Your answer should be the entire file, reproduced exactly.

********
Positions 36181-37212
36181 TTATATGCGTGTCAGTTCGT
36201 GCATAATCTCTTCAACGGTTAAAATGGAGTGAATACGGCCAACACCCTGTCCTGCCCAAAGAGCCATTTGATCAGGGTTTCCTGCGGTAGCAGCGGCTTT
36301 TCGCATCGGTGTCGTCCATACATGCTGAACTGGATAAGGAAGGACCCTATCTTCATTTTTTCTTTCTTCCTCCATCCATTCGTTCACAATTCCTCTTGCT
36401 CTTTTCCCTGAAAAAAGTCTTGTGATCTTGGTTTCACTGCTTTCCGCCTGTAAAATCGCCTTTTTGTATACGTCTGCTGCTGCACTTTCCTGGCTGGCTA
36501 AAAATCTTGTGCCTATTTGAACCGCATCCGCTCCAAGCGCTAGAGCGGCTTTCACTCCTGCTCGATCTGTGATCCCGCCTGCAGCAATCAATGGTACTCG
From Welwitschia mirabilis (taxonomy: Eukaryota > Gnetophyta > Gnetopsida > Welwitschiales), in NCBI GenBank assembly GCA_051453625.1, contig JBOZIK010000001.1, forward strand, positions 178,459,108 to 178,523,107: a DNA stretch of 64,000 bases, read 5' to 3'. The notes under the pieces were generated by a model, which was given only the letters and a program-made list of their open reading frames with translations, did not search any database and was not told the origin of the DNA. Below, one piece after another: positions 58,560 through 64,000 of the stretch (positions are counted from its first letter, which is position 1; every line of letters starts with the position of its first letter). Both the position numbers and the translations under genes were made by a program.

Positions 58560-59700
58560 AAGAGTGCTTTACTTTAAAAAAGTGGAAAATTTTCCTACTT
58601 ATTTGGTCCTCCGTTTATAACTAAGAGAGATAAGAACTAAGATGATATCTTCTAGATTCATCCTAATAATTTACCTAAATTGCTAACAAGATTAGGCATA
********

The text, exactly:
Positions 36181-37212
36181 TTATATGCGTGTCAGTTCGT
36201 GCATAATCTCTTCAACGGTTAAAATGGAGTGAATACGGCCAACACCCTGTCCTGCCCAAAGAGCCATTTGATCAGGGTTTCCTGCGGTAGCAGCGGCTTT
36301 TCGCATCGGTGTCGTCCATACATGCTGAACTGGATAAGGAAGGACCCTATCTTCATTTTTTCTTTCTTCCTCCATCCATTCGTTCACAATTCCTCTTGCT
36401 CTTTTCCCTGAAAAAAGTCTTGTGATCTTGGTTTCACTGCTTTCCGCCTGTAAAATCGCCTTTTTGTATACGTCTGCTGCTGCACTTTCCTGGCTGGCTA
36501 AAAATCTTGTGCCTATTTGAACCGCATCCGCTCCAAGCGCTAGAGCGGCTTTCACTCCTGCTCGATCTGTGATCCCGCCTGCAGCAATCAATGGTACTCG
From Welwitschia mirabilis (taxonomy: Eukaryota > Gnetophyta > Gnetopsida > Welwitschiales), in NCBI GenBank assembly GCA_051453625.1, contig JBOZIK010000001.1, forward strand, positions 178,459,108 to 178,523,107: a DNA stretch of 64,000 bases, read 5' to 3'. The notes under the pieces were generated by a model, which was given only the letters and a program-made list of their open reading frames with translations, did not search any database and was not told the origin of the DNA. Below, one piece after another: positions 58,560 through 64,000 of the stretch (positions are counted from its first letter, which is position 1; every line of letters starts with the position of its first letter). Both the position numbers and the translations under genes were made by a program.

Positions 58560-59700
58560 AAGAGTGCTTTACTTTAAAAAAGTGGAAAATTTTCCTACTT
58601 ATTTGGTCCTCCGTTTATAACTAAGAGAGATAAGAACTAAGATGATATCTTCTAGATTCATCCTAATAATTTACCTAAATTGCTAACAAGATTAGGCATA